• Ease Pain & Restore MobilityOutpatient Joint Replacement

  • Boost Your Performance LevelRegenerative Medicine

  • Relieve Hip Pain and Restore FunctionHip Surgery

  • Experience Movement Without PainKnee Surgery

Preparing for Surgery & Procedure

Preparing for Surgery

Once you and Dr. Ferro decide that surgery will help you, you'll need to learn what to expect from the surgery and create a treatment plan for the best results afterward. Preparing mentally and physically for surgery is an important step toward a successful result. Understanding the process and your role in it will help you recover more quickly and have fewer problems.

Working with Your Doctor

Before surgery, you will have a complete physical examination to make sure you don't have any conditions that could interfere with the surgery or its outcome. Routine tests, such as blood tests and X-rays, are usually performed a week before any major surgery.

Discuss any medications you are taking with Dr. Ferro and your family physician to see which ones you should stop taking before surgery.

Also, discuss with your doctor options for preparing for potential blood replacement, including donating your own blood, medical interventions and other treatments, prior to surgery.

If you are overweight, losing weight before surgery will help decrease the stress you place on your new joint. However, you should not diet during the month before your surgery.

If you are taking aspirin or anti-inflammatory medications, warfarin or any drugs that increase the risk of bleeding, you will need to stop taking them one week before surgery to minimize bleeding.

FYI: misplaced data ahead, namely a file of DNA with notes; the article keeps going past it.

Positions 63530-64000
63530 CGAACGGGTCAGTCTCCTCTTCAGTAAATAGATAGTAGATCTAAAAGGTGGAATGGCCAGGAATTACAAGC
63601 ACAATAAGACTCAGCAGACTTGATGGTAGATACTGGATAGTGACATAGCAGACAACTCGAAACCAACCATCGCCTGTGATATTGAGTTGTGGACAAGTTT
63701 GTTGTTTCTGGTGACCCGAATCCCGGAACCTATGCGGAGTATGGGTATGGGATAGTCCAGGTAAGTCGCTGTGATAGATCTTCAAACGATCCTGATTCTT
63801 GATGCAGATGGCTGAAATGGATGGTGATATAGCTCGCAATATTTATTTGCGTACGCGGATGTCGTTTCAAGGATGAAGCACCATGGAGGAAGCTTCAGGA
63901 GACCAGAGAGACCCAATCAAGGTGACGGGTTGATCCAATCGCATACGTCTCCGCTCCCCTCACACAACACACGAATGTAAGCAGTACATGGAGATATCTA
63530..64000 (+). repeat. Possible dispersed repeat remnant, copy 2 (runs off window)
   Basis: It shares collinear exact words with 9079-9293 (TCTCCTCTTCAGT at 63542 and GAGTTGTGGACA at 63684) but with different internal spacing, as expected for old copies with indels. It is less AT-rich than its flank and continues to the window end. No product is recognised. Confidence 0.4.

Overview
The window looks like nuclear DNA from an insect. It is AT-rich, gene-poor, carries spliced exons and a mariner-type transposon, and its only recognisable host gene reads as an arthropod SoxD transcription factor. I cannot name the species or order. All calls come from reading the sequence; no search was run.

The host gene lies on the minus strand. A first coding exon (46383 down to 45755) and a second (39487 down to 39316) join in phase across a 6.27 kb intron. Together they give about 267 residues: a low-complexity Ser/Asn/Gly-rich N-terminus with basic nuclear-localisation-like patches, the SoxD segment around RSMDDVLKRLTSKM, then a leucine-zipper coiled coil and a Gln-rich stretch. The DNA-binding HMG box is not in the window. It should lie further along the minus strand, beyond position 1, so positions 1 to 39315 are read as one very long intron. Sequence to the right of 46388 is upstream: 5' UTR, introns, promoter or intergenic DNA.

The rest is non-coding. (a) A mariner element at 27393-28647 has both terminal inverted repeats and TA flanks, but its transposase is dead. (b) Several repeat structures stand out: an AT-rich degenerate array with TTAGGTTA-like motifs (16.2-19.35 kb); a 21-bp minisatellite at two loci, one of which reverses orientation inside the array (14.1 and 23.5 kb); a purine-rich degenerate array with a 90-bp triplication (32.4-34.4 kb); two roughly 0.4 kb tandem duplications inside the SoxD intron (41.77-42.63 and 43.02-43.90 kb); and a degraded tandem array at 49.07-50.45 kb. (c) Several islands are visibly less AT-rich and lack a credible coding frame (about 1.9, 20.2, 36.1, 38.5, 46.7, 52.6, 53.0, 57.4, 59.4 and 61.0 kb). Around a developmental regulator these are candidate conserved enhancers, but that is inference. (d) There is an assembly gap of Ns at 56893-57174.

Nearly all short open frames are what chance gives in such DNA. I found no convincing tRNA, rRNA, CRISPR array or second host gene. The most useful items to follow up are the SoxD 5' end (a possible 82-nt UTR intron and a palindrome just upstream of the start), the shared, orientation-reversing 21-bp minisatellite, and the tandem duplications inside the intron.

If you smoke, you should stop or cut down to reduce your surgery risks and improve your recovery.

Have any tooth, gum, bladder or bowel problems treated before surgery to reduce the risk of infection later.

Eat a well-balanced diet.

Report any infections to Dr. Ferro. Surgery cannot be performed until all infections have cleared up.

Arrange for someone to help with everyday tasks like cooking, shopping and laundry.

Put items that you use often within easy reach before surgery, so you won't have to reach and bend as often.

Remove all loose carpets and tape down electrical cords to avoid falls.

Make sure you have a stable chair with a firm seat cushion, a firm back and two arms.

Preparing for Procedure

If you are having Day Surgery, remember the following:

Have someone available to take you home. You will not be able to drive for at least 4-6 weeks.

The combination of anesthesia, food, and car motion quite often can cause nausea or vomiting. After arriving home, wait until you are hungry before trying to eat. Begin with a light meal and try to avoid greasy food for the first 24 hours.

If you had surgery on an extremity (leg, knee, hand or elbow), keep that extremity elevated and use ice as directed. This will help decrease swelling and pain.

Take your pain medicine as directed. Begin the pain medicine as you start getting uncomfortable, but before you are in severe pain. If you wait to take your pain medication until the pain is severe, you will have more difficulty controlling the pain.

Credibility Links

  • American Academy of Orthopaedic Surgeons
  • American Association of Hip and Knee Surgeons
  • Australian Orthopaedic Association
  • Orthopedic Research Institute Department Of Orthopaedic Surgery & Sports Medicine